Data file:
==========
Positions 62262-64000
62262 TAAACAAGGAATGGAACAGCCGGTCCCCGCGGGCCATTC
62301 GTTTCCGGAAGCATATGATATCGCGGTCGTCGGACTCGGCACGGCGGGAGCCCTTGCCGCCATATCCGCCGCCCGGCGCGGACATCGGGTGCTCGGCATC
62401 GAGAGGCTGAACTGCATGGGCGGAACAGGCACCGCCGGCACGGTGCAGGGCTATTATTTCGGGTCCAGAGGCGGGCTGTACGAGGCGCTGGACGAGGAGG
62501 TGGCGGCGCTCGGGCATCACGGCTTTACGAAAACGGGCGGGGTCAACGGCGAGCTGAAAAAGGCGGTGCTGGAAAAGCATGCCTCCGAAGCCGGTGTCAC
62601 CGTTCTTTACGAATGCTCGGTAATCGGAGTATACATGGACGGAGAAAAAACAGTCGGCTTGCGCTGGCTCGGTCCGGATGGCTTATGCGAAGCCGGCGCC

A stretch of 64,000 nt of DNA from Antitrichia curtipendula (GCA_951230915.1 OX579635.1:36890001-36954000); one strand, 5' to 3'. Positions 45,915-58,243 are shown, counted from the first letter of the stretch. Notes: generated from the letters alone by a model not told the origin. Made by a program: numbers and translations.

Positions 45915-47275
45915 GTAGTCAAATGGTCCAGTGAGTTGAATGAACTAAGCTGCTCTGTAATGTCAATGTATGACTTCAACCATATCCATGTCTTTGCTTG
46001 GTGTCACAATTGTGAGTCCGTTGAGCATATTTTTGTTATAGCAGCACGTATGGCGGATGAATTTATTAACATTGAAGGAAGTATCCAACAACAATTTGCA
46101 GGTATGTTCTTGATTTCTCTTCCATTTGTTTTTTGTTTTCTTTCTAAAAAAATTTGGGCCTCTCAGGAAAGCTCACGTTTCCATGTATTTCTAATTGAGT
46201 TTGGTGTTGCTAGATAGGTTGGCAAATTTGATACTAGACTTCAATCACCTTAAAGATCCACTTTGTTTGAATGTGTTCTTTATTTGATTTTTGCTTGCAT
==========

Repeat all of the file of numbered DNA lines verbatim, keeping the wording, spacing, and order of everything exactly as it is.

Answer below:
Positions 62262-64000
62262 TAAACAAGGAATGGAACAGCCGGTCCCCGCGGGCCATTC
62301 GTTTCCGGAAGCATATGATATCGCGGTCGTCGGACTCGGCACGGCGGGAGCCCTTGCCGCCATATCCGCCGCCCGGCGCGGACATCGGGTGCTCGGCATC
62401 GAGAGGCTGAACTGCATGGGCGGAACAGGCACCGCCGGCACGGTGCAGGGCTATTATTTCGGGTCCAGAGGCGGGCTGTACGAGGCGCTGGACGAGGAGG
62501 TGGCGGCGCTCGGGCATCACGGCTTTACGAAAACGGGCGGGGTCAACGGCGAGCTGAAAAAGGCGGTGCTGGAAAAGCATGCCTCCGAAGCCGGTGTCAC
62601 CGTTCTTTACGAATGCTCGGTAATCGGAGTATACATGGACGGAGAAAAAACAGTCGGCTTGCGCTGGCTCGGTCCGGATGGCTTATGCGAAGCCGGCGCC

A stretch of 64,000 nt of DNA from Antitrichia curtipendula (GCA_951230915.1 OX579635.1:36890001-36954000); one strand, 5' to 3'. Positions 45,915-58,243 are shown, counted from the first letter of the stretch. Notes: generated from the letters alone by a model not told the origin. Made by a program: numbers and translations.

Positions 45915-47275
45915 GTAGTCAAATGGTCCAGTGAGTTGAATGAACTAAGCTGCTCTGTAATGTCAATGTATGACTTCAACCATATCCATGTCTTTGCTTG
46001 GTGTCACAATTGTGAGTCCGTTGAGCATATTTTTGTTATAGCAGCACGTATGGCGGATGAATTTATTAACATTGAAGGAAGTATCCAACAACAATTTGCA
46101 GGTATGTTCTTGATTTCTCTTCCATTTGTTTTTTGTTTTCTTTCTAAAAAAATTTGGGCCTCTCAGGAAAGCTCACGTTTCCATGTATTTCTAATTGAGT
46201 TTGGTGTTGCTAGATAGGTTGGCAAATTTGATACTAGACTTCAATCACCTTAAAGATCCACTTTGTTTGAATGTGTTCTTTATTTGATTTTTGCTTGCAT